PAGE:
Over the last 10 years, impact investing has attracted considerable attention. Today there are hundreds of impact investors putting their money behind companies that aim to deliver a social and financial return. For those of us working in this sector, these are exciting times.
However despite our collective name – “impact” – as a sector we are still in our relative infancy with regards to standardizing and improving the way we think about, measure and report social performance. At one level this is to be expected, and it’s a challenge other sectors (including government and traditional philanthropy) have been grappling with for longer still, and yet there are still no turnkey solutions to social measurement. But this creates problems nonetheless since it makes it difficult to know where and how to invest most effectively to create the greatest amount of both financial and social return. The problem is only likely to become exacerbated as the space continues to grow.
At Acumen we’re all too familiar with these challenges. Indeed we’ve been on quite a journey when it comes to our efforts to understand social performance. Early on, we helped shape the development of impact metrics for what was then an emerging field. We co-developed the Impact Reporting and Investing Standards (IRIS), a taxonomy of social and financial metrics.
Once established our earliest approaches to measurement was to send our companies a quarterly request for such metrics, asking them to send us back the data in an Excel spreadsheet. We found that it was relatively easy for companies to tell us simple output measures— such as the number of customers served or products sold – but when it came to reporting on more complex social measures, our companies struggled. We realized that while the IRIS standards do a great job of describing what to measure, they don’t provide a playbook on how to measure.
This “how,” it turns out, is an especially complex matter. For a start it requires a new rule book, since neither the established tools of traditional investing nor the measurement practices of international development are suited to the context social enterprises are operating in. Moreover budgets are tight, and appropriate talent and systems are a rarity. Finally the incentives to measure are often out of line with demand coming from on high, and not recognizing what is most interesting to the enterprises themselves.
In an attempt to change these dynamics we created a new approach to impact measurement, Lean Data. By starting with the context of the social enterprise it is allowing us and our companies to dig deeper into their social performance, and hear directly from end customers. Here’s how:
Finding the intersection between impact measurement and customer value. As an investor in social enterprises, Acumen needs impact data to manage its own performance. But we believe social enterprises should first and foremost be accountable to their customers before worrying about accountability to their funders. Social enterprises set out to solve customer pain points, and getting insights on customer value, loyalty and satisfaction are invaluable in determining business success. We’ve found that collecting impact data is, in general, well-aligned with understanding how a company’s product or service is generating customer value. Lean Data begins by working with companies to determine what they wish they know about their customer and how that would help them make certain business decisions. We then develop short and snappy surveys with questions that develop insights at the intersection between impact data and customer value.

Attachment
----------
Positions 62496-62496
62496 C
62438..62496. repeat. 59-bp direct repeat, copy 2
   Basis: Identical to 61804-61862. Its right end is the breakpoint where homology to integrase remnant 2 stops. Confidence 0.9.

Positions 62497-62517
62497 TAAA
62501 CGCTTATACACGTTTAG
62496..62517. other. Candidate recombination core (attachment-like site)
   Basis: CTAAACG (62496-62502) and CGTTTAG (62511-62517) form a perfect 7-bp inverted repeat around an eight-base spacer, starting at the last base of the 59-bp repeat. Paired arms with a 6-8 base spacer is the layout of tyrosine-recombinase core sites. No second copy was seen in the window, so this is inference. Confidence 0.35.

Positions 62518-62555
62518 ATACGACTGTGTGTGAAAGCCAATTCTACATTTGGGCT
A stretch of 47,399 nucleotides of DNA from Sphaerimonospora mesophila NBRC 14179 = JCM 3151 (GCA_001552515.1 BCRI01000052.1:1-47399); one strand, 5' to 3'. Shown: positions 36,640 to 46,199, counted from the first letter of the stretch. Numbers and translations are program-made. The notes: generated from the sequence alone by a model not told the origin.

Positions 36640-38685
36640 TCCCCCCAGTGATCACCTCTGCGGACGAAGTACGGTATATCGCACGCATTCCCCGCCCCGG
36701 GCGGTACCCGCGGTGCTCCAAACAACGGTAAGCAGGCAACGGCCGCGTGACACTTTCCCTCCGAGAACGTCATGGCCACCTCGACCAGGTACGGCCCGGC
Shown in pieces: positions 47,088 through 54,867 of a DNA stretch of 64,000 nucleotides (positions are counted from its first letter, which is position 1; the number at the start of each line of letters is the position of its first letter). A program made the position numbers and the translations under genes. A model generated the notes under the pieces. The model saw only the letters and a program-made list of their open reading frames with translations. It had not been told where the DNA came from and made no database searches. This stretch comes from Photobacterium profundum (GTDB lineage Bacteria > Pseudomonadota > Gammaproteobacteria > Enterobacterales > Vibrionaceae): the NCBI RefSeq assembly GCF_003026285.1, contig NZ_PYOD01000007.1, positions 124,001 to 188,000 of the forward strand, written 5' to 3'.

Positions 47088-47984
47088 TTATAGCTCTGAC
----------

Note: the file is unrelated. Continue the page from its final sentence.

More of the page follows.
Using lean design principles and technology to produce results efficiently and affordably: We’ve figured out how to use economies of scale, technology and lean design principles to collect data at a fraction of the time and cost of traditional research firms. We use a mix of methods: voice calls, SMS, and IVR. We have done in-person data collection but this has mainly been when partnering with external research agencies. Due to our team’s presence in over seven countries, we know what method works best depending on the regional context. When determining the method or mix of methods to use, we also strongly factor in a company’s existing relationship with their customers and the sustainability of data collection in the future.
Leveraging insights from more than 25,000 low-income customers to inform survey design. We have collected data across more than 25,000 low-income customers in over eight countries. What this means is that we have a growing understanding of what questions work well, throughout multiple contexts. Because of Acumen’s wide sectoral focus, we’ve also gained expertise in determining how to get the richest insights across various sectors and business models.
These adaptations to measurement, whilst simple, are having excellent results. We’re finding that companies are getting excited about social measurement, understanding that at its core, this is simply a question of listening and then responding. Basic activities we can all relate to.
This blog is a part of the February 2017 series on Customer intelligence revolutionising business at the Base of the Pyramid in partnership with Acumen Lean Data. Access the series for interviews with social enterprises Dr.Consulta and D.light, as well as blogs from Business Call to Action, Social Value International and many more.